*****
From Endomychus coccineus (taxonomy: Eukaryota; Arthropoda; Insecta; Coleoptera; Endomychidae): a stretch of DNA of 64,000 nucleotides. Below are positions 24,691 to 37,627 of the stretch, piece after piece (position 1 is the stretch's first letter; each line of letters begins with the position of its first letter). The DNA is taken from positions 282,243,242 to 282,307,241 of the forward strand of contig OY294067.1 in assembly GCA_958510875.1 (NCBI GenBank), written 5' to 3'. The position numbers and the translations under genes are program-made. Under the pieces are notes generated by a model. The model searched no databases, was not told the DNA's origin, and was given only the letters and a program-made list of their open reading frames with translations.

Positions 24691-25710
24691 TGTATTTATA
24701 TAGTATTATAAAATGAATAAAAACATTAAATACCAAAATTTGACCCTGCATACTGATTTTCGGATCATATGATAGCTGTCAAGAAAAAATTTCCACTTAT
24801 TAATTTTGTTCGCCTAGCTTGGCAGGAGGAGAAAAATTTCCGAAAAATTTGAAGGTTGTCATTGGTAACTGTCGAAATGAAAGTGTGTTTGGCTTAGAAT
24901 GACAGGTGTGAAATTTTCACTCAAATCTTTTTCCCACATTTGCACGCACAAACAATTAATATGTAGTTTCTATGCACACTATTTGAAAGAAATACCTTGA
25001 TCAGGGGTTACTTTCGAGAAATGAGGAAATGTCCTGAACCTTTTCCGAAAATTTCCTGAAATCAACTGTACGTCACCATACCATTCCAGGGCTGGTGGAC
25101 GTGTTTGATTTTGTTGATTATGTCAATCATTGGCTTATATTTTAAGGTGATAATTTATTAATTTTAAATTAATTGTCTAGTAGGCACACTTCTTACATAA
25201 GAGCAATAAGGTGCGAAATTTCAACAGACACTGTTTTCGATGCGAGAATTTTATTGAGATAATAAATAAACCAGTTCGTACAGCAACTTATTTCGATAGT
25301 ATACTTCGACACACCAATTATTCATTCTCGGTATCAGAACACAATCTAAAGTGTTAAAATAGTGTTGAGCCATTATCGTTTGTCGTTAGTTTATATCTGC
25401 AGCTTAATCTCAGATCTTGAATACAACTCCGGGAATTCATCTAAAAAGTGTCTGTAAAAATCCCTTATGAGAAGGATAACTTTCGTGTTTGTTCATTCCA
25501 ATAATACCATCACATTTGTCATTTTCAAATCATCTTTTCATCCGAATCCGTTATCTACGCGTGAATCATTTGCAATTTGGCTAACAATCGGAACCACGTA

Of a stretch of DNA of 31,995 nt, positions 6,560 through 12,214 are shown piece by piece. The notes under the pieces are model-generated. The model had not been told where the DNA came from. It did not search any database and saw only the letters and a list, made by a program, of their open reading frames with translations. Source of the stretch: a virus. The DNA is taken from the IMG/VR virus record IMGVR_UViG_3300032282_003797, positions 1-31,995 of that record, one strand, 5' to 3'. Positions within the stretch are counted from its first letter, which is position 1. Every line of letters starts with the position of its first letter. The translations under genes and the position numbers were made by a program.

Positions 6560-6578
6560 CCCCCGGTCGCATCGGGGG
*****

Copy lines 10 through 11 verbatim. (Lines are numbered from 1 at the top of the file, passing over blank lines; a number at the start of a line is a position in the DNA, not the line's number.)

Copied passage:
25301 ATACTTCGACACACCAATTATTCATTCTCGGTATCAGAACACAATCTAAAGTGTTAAAATAGTGTTGAGCCATTATCGTTTGTCGTTAGTTTATATCTGC
25401 AGCTTAATCTCAGATCTTGAATACAACTCCGGGAATTCATCTAAAAAGTGTCTGTAAAAATCCCTTATGAGAAGGATAACTTTCGTGTTTGTTCATTCCA